Here's another example from the same context: Should the number keypad be arranged like a standard telephone (top-to-bottom, with the "1" on the top-left), or like a calculator (bottom-up, with the one on the lower-left)? These devices do have phones in them, but they are also used for data capture. You can only have one layout, but how do you choose? Again, it goes back to designing for the context of use, which means understanding both the users and the applications they'll be using.
How about screens? For so many products now, a screen displaying some type of information is always in play. But what we do physically with an object needs to be reconciled with the content that is represented virtually on a screen. (Turning the knob on your car radio to change the station, versus using up/down buttons to do the same, is an obvious example.) Car radios have to do so much more of course, signaling the user that they have achieved a specific state—a desired frequency, that the CD is on shuffle, that the speakers on the left are louder than those on the right, that the FM station is in stereo, etc. And these are pedestrian concerns for the displays currently found on luxury automobiles, which dovetail navigation, diagnostics, and other types of information into the mix!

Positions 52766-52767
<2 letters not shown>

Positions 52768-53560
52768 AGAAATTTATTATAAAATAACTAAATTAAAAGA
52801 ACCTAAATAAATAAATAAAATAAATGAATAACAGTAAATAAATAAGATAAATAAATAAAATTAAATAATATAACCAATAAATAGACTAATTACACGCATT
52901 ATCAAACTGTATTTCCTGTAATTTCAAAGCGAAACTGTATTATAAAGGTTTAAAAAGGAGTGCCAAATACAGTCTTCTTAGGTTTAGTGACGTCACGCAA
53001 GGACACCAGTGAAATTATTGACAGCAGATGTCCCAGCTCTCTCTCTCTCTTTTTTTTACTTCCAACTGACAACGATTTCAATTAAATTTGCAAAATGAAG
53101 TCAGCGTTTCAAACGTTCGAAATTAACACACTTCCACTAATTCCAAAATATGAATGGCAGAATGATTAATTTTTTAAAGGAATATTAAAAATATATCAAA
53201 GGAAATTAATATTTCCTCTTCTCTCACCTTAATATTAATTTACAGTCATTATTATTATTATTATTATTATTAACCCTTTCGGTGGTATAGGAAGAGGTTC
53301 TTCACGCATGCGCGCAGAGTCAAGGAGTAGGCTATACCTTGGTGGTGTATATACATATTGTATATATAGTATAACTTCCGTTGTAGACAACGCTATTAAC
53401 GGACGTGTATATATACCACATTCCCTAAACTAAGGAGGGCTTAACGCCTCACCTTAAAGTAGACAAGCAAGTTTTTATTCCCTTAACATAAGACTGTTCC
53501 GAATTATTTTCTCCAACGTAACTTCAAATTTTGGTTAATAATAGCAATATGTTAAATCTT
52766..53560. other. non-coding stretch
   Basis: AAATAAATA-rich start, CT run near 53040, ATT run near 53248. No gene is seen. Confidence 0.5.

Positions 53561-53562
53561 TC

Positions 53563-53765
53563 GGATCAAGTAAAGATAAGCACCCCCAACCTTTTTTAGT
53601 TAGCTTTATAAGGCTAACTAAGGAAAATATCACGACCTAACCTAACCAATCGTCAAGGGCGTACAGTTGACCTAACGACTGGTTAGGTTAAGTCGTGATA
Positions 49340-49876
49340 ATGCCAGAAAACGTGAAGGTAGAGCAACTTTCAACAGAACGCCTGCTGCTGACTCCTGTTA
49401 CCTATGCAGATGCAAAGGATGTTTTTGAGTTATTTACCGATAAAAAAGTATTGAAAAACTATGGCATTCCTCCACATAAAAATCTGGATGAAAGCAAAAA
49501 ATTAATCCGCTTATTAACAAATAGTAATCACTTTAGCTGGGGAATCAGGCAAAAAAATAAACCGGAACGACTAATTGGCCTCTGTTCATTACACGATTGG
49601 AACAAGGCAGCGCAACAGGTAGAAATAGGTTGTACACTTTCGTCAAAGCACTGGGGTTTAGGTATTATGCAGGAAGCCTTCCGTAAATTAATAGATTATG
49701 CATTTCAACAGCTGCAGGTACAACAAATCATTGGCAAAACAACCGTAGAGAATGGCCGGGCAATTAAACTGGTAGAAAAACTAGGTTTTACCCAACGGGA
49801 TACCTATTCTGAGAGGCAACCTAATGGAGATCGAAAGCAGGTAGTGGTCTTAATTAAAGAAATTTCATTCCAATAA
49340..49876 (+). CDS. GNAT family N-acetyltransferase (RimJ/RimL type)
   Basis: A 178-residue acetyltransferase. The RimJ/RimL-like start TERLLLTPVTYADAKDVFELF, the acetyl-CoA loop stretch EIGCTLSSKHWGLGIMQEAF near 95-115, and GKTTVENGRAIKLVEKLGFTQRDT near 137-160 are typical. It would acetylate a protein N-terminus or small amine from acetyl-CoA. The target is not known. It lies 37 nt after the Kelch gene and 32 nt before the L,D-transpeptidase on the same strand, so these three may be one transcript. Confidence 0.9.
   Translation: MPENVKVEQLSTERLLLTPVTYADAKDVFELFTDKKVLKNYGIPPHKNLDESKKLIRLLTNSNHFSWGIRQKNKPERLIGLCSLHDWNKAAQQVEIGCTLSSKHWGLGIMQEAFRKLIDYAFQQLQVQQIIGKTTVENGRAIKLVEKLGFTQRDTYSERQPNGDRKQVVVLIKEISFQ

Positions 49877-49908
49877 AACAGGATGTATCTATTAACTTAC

The actual physical input can also directly impact the total experience we are having with our product. For example, what is the right method for moving a cursor, or selecting objects and text, on a mobile device? Is it a stylus, a 5-way pad, a trackball, a jog dial, or a finger? In spite of the current hype surrounding finger touch directly on the screen, it doesn't work well in contexts where users are wearing a glove—manufacturing, logistics, healthcare, certain retail, for example. Further, a dense data system (with heavy data entry) would favor a physical keyboard over a touch screen virtual keyboard. Or you could argue it the other way around: If a clients really wants a finger-touch system, there are definite realities to how the software presented on the screen needs to look and behave.
You can see in these basic examples above that products, when they bump up against interaction, get complicated...fast.
Interaction Design as a discipline grew out ofa tradition of science more than design. Many of the early founders of the discipline go back to the Xerox PARC days, when the very first personal computers were designed. People like Bill Moggridge and Bill Verplank were there to work through the challenges early on. With the emergence of Apple, Jef Raskin (RIP) developed his ideas for the Humane Interface. The torch of interaction design, though, was passed to folks like Alan Cooper and Bill Buxton who looked at research as a core component of interaction design practice. Further, the field seemed to solidify around the work being done in universities under the heading of Human-Computer Interaction, which has a deep connection to cognitive psychology and computer science, and a focus on screen, keyboard, and pointing devices.
Interaction Design has never, until recently, been incorporated into the design schools of Europe or the US, so design as an influencer has been lacking. Still, there are exceptions. In the last decade, a ton of energy has been placed on forging a discipline based on principles of design education similar to industrial design. Schools—mostly in Europe, like Delft, Royal College of Arts, Umea—have created stong, aesthetically-based, interaction design programs.